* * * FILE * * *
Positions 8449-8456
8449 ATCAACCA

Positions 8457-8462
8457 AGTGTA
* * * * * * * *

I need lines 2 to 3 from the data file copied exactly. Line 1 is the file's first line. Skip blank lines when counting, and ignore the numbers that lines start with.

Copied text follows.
8449 ATCAACCA

Positions 8457-8462